I’ve claimed my space at the limited-seating “conversation” that the RI Foundation and General Treasurer Gina Raimondo have arranged with Bruce Katz of the Brookings Institution. The place is filling up (it’s fascinating to watch folks’ seating choices). Not all the tables are filled, so if you’re on the waiting list that RI Foundation head Neil Steinberg’s last email said exists and you’re standing by the door, you might want to get your car keys.
I don’t see Linda Katz from the Economic Progress Institute. That might have been a record for me, with three unrelated Katzes in the same room.
The lunch at the Johnson & Wales culinary museum was literally a pick-your-own-sandwich bag lunch. Excellent sandwiches, but some audience grumbling about stale brownies. I thought it was maybe a culinary-specialty thing that my taste buds weren’t sufficiently developed to appreciate, but it did inspire me to eat an apple instead, which is a good thing.
Steinberg is kicking the event off.
Steinberg: “This is not an announcement of another report.” It’s “action oriented.”
Treasurer Raimondo is up. The “they” who “have to fix the economy is you” (meaning the people in the room). (Apparently, we are the ones we’ve been waiting for.)
Raimondo is hitting on the theme that I always harp on at these events: this is fun and all, for us, but there’s a state full of people “out there” who are struggling to get by.
Bruce Katz’s approach, she says, is “a bottom-up vision,” starting with grassroots, local efforts and buy-in. (If we think about those struggling Rhode Islanders, though, it might be better called a “bottoms-up vision.”)
“Unless we all come together, and unless we all contribute something to the revitalization of the economy, it’s not going to happen,” Raimondo says. She ties this with the Make It Happen event, the legislature’s efforts, the governor’s “sustainable living” studies, saying it’s the perfect time to act.
(From her introduction, frankly, it sounds like Katz’s “approach” is already baked into the “equity” program the U.S. Housing and Urban Development grant that the governor is currently following.)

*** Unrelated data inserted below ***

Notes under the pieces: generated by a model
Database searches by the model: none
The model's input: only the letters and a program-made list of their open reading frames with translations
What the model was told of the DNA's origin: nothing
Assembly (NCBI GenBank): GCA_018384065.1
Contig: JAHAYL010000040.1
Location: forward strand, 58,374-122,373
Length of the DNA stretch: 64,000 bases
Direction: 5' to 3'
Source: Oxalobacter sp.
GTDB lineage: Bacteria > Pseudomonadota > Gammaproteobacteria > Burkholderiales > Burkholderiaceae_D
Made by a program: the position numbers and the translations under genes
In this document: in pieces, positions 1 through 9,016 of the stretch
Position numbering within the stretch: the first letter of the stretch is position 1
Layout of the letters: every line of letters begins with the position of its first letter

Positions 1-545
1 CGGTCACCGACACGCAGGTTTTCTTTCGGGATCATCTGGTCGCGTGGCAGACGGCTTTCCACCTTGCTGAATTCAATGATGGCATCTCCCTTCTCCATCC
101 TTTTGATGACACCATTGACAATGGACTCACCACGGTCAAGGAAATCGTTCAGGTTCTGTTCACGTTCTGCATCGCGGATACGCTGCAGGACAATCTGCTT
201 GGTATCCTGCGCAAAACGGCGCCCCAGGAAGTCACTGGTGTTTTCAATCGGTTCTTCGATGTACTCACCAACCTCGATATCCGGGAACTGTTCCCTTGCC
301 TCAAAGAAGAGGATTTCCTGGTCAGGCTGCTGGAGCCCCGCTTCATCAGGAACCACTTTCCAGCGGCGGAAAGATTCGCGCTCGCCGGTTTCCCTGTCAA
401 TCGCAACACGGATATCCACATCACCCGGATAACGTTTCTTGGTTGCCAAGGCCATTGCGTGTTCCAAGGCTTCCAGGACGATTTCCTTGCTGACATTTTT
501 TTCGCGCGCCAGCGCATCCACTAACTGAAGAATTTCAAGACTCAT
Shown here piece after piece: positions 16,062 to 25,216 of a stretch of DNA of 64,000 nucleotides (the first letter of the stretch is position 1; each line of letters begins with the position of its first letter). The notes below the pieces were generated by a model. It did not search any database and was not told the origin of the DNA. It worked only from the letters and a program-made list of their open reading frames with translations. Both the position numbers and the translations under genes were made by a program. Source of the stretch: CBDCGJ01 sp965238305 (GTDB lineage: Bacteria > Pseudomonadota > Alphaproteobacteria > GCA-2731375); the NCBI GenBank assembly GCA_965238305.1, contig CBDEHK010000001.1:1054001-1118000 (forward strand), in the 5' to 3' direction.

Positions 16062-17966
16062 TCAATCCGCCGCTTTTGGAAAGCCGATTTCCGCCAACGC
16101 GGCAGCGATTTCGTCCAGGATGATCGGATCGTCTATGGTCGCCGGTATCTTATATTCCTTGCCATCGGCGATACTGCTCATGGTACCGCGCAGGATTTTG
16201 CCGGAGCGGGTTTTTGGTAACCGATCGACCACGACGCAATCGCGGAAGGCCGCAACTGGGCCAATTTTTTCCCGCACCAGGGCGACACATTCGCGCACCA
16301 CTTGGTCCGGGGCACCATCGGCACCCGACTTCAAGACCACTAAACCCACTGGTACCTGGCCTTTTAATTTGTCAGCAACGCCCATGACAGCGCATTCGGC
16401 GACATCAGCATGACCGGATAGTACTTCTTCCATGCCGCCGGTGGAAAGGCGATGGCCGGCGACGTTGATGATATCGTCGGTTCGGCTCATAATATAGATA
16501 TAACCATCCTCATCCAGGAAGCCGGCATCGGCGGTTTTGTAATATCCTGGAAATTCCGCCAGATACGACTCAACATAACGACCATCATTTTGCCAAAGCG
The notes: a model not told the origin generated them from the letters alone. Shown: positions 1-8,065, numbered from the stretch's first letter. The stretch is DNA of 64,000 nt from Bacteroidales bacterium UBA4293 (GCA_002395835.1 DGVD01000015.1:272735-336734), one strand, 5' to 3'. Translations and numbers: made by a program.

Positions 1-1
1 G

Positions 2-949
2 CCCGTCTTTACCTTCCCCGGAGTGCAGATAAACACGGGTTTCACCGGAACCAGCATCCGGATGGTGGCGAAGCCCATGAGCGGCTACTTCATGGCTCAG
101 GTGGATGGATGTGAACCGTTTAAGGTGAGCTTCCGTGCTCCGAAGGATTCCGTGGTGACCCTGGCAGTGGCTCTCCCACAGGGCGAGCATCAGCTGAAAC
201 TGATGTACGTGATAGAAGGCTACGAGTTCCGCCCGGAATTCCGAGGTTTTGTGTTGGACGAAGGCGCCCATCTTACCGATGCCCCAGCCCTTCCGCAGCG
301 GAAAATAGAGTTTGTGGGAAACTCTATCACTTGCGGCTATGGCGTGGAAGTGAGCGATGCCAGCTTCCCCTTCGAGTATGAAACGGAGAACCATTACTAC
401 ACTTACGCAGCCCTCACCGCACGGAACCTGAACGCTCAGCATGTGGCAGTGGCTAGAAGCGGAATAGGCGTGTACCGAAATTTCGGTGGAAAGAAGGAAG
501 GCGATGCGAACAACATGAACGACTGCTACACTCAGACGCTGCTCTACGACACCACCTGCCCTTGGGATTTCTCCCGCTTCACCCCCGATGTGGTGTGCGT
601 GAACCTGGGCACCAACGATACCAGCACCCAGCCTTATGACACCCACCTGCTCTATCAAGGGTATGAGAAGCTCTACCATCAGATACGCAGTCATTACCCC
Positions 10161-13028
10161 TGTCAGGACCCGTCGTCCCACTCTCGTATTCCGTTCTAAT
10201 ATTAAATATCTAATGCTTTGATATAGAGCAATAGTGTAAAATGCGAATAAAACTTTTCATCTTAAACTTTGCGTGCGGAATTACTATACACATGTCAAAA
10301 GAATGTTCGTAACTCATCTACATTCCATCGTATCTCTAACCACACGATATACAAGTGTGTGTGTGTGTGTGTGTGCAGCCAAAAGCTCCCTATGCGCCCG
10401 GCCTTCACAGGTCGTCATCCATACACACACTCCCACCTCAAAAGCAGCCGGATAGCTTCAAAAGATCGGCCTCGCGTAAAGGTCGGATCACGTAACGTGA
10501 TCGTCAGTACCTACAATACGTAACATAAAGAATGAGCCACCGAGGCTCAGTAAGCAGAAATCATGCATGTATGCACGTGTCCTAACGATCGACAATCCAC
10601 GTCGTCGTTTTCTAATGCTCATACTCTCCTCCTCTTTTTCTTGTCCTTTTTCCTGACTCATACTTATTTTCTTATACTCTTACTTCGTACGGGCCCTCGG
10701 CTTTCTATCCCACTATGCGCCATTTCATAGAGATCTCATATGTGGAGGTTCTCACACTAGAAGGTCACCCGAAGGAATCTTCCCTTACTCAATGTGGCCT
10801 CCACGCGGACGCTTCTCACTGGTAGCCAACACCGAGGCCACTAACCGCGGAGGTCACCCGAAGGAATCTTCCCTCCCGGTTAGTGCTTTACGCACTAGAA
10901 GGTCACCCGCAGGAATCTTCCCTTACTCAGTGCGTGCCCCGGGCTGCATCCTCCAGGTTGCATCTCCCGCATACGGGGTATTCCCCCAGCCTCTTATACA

Bruce Katz says he went to summer camp in Narragansett (Camp Fuller) and that’s when he decided to go to Brown.
Katz says the “brutal challenge” that we face is high unemployment. Nationally and in Rhode Island, poverty has seen a “quantum leap” in the past decade, partly because of the Great Recession, but partly because of the “failed business model” that exports manufacturing.
He says by 2023, the federal government will have “left the state,” leaving “basically a failed state.” He says we’ll have to rely on local and state activity to advance. (That’s what I’ve been thinking as I’ve heard all the talk about what the sequester will do to Rhode Island… that it’s time to take control of our own destiny and stop expecting to be the “first in last out” of every recession, as the governor and speaker of the House have mentioned accepting.)
Katz: We have to stop the “political rhetoric” about a green economy and just move forward with innovation.
Looking at metro areas, Katz says most of the rising cities are in Asia, with most of the failing cities in Europe and a few in the U.S. “Going forward, growth is going to come from without,” meaning exports to other areas of the world.
Katz says the issue of increasing minorities isn’t an “equity” question, it’s a competitiveness issue: we’ve got to bring our growing minorities up to speed.
He says Brookings loves Rhode Island because the whole state is a metropolitan area, 100%. We’re going through “a shock decade” because everything’s falling apart, here.
He says the jobs that we’re creating don’t pay as well as the jobs we’ve lost in Rhode Island: “You’ve got to intervene in the fundamentals of the economy.”
Katz: Try to get your advanced industries growing at a faster rate in order to move forward the rest of the economy.
On green jobs: “You need to understand what your specialties are and who your competitors are.” (This is the part of the presentation where I begin to wonder who “we” are? Is he saying that “we” need to hand the reins to the political class that runs the government to make the final decisions and plan our lives for us?)
Mentions “smart growth” to make sure that people from around the state can get to the jobs that “we’re” creating.